Thurman 'Fum' McGraw
July 23, 2014
By John Hirn
CSU Athletic Historian
It is a badge of honor in sports to have your own collectible sports card with your picture and stats distributed all over the Earth for fans to see. The earliest sports cards date to the Allen and Ginter Tobacco Company when they issued cards in 1887 featuring baseball players like Cap Anson and the great boxing legend Jack Dempsey.
Sports cards of all kinds have been issued over the past 127 years and some have featured former Aggies and Rams that any CSU fan can look at with pride. The most common sport of former Rams has been football, but it will surprise many fans to learn that there are more than just football players that have made it onto sports cards.
One card that was recently found is a Sports Illustrated for Kids 1996 card featuring Olympic great Amy Van Dyken. Just months after her four gold medal performance in Atlanta, Van Dyken's card shows her after winning a race with arms in the air.
Few women have been lucky enough to have their own sports cards, but CSU's legendary basketball great Becky Hammon's 2004 Fleer card when she was with the New York Liberty is an excellent collectible of the only Ram Women's basketball player with her number retired. Another unique card was of Jill Johnson, which is actually the 1990 CSU Volleyball pocket schedule, but looks like any sports card you can find.
Other Rams that have had cards have been in men's basketball, the two most well-known players are Pat Durham and Jason Smith. CSU baseball players have been represented by Felix "Tippy" Martinez and Mark Knudson on cards in the 70s, 80s and 90s.
One of the things about sports cards that show Ram Pride is when it states the player was from Colorado State. Although most rarely show CSU information, some of the older cards from the 50s and 60s have given stats and information about their playing days at CSU.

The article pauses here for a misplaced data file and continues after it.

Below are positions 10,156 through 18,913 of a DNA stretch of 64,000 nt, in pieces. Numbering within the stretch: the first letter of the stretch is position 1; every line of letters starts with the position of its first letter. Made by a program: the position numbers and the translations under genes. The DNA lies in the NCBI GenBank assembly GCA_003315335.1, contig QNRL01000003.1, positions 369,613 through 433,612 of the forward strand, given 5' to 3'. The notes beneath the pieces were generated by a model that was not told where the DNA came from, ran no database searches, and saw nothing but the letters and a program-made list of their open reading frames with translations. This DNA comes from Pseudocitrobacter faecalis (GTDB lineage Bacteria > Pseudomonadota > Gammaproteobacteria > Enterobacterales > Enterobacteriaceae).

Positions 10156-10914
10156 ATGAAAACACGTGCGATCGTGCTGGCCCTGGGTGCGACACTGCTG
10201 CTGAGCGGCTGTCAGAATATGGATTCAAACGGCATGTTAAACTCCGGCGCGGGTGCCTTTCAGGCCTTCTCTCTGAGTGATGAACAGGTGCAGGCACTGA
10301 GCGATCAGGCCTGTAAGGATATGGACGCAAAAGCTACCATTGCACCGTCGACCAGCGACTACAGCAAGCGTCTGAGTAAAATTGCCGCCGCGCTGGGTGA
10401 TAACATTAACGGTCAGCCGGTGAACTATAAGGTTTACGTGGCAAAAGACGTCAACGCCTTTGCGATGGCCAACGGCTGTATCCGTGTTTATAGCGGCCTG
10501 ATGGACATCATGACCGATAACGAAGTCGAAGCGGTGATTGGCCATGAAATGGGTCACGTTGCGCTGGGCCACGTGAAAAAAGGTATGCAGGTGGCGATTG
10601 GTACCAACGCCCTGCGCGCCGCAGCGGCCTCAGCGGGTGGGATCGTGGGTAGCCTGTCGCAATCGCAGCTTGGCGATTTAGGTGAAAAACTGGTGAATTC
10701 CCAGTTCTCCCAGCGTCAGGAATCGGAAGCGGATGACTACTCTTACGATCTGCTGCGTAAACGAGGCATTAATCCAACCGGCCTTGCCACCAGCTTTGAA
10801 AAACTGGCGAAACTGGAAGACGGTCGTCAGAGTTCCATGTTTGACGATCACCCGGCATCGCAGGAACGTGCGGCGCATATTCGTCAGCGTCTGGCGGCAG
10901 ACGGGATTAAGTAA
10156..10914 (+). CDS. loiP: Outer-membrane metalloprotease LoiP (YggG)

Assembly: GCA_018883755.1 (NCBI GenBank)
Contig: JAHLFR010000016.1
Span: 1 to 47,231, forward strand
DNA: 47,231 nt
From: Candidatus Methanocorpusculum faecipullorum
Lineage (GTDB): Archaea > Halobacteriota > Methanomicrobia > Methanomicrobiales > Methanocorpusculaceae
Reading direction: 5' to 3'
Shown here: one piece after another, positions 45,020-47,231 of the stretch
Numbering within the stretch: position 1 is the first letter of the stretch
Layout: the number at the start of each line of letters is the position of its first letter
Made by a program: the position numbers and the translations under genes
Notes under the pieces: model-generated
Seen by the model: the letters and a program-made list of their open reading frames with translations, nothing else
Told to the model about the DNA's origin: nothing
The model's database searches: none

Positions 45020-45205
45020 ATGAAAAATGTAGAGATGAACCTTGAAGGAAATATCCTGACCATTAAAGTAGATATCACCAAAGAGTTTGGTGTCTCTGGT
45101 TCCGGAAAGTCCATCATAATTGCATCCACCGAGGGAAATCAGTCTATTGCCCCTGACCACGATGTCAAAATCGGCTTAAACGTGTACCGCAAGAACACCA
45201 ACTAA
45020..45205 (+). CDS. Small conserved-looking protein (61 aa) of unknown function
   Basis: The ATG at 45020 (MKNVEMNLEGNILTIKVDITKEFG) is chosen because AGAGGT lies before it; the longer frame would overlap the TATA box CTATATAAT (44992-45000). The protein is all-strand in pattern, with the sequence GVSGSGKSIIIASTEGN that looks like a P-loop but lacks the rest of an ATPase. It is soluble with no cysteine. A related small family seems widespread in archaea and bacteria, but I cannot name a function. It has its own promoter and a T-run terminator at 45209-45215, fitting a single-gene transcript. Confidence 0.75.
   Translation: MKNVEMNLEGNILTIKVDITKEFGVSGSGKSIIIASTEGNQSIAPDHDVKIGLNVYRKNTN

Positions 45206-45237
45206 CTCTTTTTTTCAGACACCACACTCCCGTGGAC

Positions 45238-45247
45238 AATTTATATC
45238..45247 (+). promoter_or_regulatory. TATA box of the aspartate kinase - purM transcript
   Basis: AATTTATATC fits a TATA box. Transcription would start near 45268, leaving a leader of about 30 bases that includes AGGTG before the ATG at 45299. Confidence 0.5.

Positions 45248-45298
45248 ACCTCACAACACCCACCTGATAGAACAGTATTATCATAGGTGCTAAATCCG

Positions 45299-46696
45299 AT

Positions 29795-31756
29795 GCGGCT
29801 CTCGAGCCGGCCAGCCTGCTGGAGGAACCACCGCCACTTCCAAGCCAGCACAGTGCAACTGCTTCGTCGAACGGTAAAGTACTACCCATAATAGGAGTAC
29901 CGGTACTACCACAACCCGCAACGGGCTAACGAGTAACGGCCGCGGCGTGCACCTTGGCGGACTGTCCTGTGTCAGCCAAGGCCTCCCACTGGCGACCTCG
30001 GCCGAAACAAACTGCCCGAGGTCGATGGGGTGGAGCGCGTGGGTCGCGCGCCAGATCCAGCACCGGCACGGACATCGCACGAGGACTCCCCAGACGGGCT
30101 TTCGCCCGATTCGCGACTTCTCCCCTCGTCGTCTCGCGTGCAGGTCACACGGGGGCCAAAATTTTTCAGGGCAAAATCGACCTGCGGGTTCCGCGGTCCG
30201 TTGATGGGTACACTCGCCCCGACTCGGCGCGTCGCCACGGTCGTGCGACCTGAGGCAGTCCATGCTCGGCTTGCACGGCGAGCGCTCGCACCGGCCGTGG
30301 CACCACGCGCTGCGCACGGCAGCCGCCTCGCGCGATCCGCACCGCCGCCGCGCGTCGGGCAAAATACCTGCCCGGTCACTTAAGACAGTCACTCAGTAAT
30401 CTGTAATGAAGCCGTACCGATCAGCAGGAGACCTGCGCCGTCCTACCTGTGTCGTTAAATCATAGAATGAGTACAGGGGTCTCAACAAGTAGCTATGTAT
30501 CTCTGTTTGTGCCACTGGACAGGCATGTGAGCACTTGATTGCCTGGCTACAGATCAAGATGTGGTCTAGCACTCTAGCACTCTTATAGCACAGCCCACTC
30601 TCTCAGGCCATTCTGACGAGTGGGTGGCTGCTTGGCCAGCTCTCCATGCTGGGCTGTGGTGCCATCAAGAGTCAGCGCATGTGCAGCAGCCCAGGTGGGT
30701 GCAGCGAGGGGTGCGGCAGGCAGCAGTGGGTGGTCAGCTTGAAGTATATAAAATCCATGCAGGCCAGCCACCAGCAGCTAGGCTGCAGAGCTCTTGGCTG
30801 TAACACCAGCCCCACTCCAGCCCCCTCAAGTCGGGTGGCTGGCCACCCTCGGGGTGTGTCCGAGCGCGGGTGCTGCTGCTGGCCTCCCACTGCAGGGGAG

The oldest known professional sports card of a former CSU Student-athlete is the 1951 Bowman Rookie Card of Fum McGraw. The card, which is a mini and smaller than most, stated on the back, "Up among the National Football League's top rookie linemen in 1950. Played tackle for Colorado A and M. Won 4 varsity letters, missing but one game of 40 in college career. Won the Mountain States Conference wrestling championship for 2 seasons. Outstanding lineman in 1950 Shrine game at San Francisco. During the off-season, Thurman is occupied in construction work."
Football cards are the most common of any sport and span decades from the 1950s to the 2010s. Some all-time great Rams on sports cards include Pro Football Hall of Famer Jack Christiansen, Dale Dodrill, Don Burroughs, Jim David, Kay McFarland, Lawrence McCutcheon, Willie Miller, Mike Bell, Al "Bubba" Baker, Linden King, Kevin Call, Kelly Stouffer, Sanjay Beach, Greg Myers, Brady Smith, Sean Moran, Joey Porter, Clark Haggans, Joel Dreessen, Bradlee VanPelt, Cecil Sapp, Gartrell Johnson and many more.
There are also non-NFL player cards of former Rams like Steve Bartalo with the Frankfurt Galaxy of the World League. Two Canadian Football player cards have been Richie Hall of the Saskatchewan Roughriders and CFL Hall of Famer Less Browne of the Winnipeg Blue Bombers.
Rare cards are also interesting to note, such as Gary and Freddy Glick, the only CSU brothers to grace football cards. Another rare set of cards came in 1968 and 1971 when CSU Hall of Famer Lonnie Wright became the only former Ram to have a Topps Chewing Gum card in two different sports. The 1968 card shows Wright with the Cincinnati Bengals, but we all know him as a Denver Bronco. (He is wearing a Broncos uniform in the picture) His 1971 basketball card shows him with the Florida Floridians of the ABA, however, once again we know him as a Denver Rocket.
Possibly the most unique card that was recently found is a 1936 Glenn Morris card showing him throwing the javelin in the Berlin Olympic Games. This card, which is not really like most sports cards, has information about his performance in the Olympics on the back in German, which translates to read, "The javelin during the decathlon: Morris threw 54.52 m". The card is an advertisement to the motion picture "Olympia 1936", which was filmed by Leni Riefenstahl, a Nazi film maker who many believe Morris had an affair with during his time at the Berlin Olympics.
Rams in sports cards are a unique look at the professional and even Olympic careers of athletes that have been at CSU. Who knows what you have in your attic, perhaps there is a collectible of a Ram in cards that is another rare look at CSU history.
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